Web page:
Tuesday, February 28, 2017

Trump's First National Address

     President Donald Trump's first national address was solid and effective. What he needed to do was show himself as the serious grown up who could unify the country into a spirit of optimism. He accomplished both. As odd as it is to consider normalizing a necessity, Trump effectively projected statesmanship. If it did not seem absurd to compare a businessman with a large ego to a genocidal dictator, the Hitler comparisons must now shift to the far left fringes.
     Not that the realization has dawned on the Democrats yet. A few of Trump's harshest critics—there is much competition for the distinction—sat out the speech. Any Republicans who acted the same for a Barack Obama speech would have been branded racists. The Democratic party is in the middle of a true identity crisis. Note their dead silence when Trump declared as president, he looked out for American interests, not the world's. Do Democrats know, as elected officials, their job is to pursue the nation's best interests? To look at the deep sorrow evident on Nancy Pelosi's face throughout the speech, I would guess not.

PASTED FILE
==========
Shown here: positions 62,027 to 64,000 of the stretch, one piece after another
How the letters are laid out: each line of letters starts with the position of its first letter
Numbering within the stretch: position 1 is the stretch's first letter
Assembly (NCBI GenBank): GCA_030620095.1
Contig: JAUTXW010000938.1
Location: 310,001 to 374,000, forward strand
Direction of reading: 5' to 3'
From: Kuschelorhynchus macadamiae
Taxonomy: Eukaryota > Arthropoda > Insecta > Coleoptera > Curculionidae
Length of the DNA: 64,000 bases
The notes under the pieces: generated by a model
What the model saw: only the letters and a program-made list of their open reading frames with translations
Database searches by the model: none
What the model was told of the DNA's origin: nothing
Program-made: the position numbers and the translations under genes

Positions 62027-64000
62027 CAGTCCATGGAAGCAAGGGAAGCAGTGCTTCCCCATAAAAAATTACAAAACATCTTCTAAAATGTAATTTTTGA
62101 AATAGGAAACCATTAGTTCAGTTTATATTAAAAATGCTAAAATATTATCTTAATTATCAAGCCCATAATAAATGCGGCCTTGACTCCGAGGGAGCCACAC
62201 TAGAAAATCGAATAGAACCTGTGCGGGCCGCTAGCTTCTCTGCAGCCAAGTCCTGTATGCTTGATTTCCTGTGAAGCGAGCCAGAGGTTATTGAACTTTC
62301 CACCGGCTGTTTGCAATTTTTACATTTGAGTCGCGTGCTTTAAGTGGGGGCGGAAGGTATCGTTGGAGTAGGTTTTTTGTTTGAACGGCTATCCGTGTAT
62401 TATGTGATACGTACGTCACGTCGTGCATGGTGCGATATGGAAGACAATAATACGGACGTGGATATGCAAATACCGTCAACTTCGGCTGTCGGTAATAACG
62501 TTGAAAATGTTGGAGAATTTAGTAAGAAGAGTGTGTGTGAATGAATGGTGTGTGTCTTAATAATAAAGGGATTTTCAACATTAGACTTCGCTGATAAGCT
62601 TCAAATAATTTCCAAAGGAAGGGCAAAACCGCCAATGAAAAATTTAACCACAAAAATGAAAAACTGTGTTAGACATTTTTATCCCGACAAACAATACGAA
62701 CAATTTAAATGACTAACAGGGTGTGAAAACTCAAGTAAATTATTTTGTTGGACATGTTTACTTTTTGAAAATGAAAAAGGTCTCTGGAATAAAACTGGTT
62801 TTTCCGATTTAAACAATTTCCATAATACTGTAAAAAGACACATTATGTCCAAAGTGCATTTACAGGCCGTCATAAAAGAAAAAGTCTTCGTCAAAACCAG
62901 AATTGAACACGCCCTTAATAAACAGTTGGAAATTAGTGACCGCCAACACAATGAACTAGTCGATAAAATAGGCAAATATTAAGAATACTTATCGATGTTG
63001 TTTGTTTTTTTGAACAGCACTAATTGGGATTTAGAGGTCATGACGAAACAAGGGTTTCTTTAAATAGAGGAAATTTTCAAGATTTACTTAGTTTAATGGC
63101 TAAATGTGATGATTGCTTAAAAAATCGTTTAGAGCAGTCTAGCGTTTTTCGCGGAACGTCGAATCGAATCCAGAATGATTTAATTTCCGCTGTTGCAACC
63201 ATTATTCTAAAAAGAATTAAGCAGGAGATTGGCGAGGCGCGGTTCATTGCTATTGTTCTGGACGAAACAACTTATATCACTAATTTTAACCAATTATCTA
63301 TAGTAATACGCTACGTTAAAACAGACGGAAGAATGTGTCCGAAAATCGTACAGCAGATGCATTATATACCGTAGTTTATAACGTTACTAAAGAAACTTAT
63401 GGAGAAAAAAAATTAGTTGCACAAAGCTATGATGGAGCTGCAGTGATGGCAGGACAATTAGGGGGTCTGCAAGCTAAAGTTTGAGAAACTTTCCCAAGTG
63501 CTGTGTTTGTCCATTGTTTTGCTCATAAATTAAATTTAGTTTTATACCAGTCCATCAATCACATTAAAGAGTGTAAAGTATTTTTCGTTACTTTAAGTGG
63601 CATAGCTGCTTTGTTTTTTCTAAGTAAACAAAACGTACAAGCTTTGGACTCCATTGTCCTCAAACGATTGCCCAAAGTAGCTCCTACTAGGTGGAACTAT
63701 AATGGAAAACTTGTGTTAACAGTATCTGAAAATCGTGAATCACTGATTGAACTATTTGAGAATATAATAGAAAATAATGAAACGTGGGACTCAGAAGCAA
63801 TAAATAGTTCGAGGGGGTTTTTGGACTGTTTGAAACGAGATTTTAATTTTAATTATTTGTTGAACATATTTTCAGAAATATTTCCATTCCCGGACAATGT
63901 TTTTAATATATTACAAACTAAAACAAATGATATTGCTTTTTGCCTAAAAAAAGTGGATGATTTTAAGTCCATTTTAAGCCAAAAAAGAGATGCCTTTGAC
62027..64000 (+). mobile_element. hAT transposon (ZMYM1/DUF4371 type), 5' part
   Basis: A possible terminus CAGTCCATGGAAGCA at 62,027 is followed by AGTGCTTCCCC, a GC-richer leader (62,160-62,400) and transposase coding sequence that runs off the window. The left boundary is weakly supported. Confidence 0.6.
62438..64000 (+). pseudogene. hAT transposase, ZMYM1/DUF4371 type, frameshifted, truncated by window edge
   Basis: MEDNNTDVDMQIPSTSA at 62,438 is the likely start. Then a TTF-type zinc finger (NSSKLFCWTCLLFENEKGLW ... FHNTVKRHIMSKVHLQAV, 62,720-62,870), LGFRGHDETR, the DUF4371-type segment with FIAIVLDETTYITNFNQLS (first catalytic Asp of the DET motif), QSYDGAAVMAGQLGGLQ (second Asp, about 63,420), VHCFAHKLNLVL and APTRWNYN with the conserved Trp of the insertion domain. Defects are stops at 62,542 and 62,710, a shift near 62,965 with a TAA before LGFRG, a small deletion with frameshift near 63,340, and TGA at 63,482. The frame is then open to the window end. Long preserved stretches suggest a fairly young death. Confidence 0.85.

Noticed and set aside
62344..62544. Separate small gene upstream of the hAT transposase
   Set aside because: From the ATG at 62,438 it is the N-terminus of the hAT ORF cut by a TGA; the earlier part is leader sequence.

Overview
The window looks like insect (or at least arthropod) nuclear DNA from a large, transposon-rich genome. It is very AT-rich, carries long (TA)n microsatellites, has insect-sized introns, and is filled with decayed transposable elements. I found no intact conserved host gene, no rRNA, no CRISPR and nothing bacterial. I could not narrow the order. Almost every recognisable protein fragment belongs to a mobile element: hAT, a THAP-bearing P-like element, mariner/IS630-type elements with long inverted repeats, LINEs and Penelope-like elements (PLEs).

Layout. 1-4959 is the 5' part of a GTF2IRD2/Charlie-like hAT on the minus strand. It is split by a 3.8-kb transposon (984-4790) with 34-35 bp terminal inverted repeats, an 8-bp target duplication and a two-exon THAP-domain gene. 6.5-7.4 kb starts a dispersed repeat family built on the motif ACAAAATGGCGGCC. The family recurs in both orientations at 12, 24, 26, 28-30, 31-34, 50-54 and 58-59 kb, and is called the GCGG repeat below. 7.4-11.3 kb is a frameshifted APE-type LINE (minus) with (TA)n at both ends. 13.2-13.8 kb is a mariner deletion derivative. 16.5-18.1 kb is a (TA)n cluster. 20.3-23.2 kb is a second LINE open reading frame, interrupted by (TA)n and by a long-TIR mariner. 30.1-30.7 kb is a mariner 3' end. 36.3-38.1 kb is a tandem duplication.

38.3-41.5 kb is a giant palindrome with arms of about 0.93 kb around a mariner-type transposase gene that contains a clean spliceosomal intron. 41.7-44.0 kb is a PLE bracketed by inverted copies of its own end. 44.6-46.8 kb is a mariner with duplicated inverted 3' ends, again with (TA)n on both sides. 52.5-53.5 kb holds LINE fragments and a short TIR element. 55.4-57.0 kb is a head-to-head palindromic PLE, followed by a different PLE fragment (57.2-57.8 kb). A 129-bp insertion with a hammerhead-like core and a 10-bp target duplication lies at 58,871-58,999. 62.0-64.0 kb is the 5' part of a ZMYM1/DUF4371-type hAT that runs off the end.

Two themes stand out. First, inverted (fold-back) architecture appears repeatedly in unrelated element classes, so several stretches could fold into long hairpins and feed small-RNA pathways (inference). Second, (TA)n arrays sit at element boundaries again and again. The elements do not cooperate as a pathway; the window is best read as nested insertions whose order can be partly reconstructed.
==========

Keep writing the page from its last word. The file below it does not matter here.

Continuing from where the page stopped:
Two things do worry me under the rationale of not liking who saluted when Trump ran two proposals up the flagpole. One, the trillion dollar infrastructure spending plan. Yes, the national infrastructure is crumbling. But the idea of spending a trillion makes me cringe. Democrats like the idea because of the potential graft. We are talking about some enormous potential corruption involved in the process. Two, paid family. I know this is Ivanka's pet issue, but it will be a burden to small businesses.
      I can handle those issues, though. Trump is a businessman. He knows to always ask for more than you expect to get. If Trump can save us billions by deporting illegals and promote growth through tax cuts, I can handle allowing new mothers to draw unemployment for a while. Maybe it will promote the birthrate and shore up Social Security.
     Trump has impressed me thus far. I do not regret supporting him over one of the more traditional Republican candidates. I am still no convinced he is a conservative. Then again, I was not convinced John McCain or Mitt Romney were, either. But I am convinced Trump is a patriot who is open to good ideas. It is hard to go wrong with that combination.

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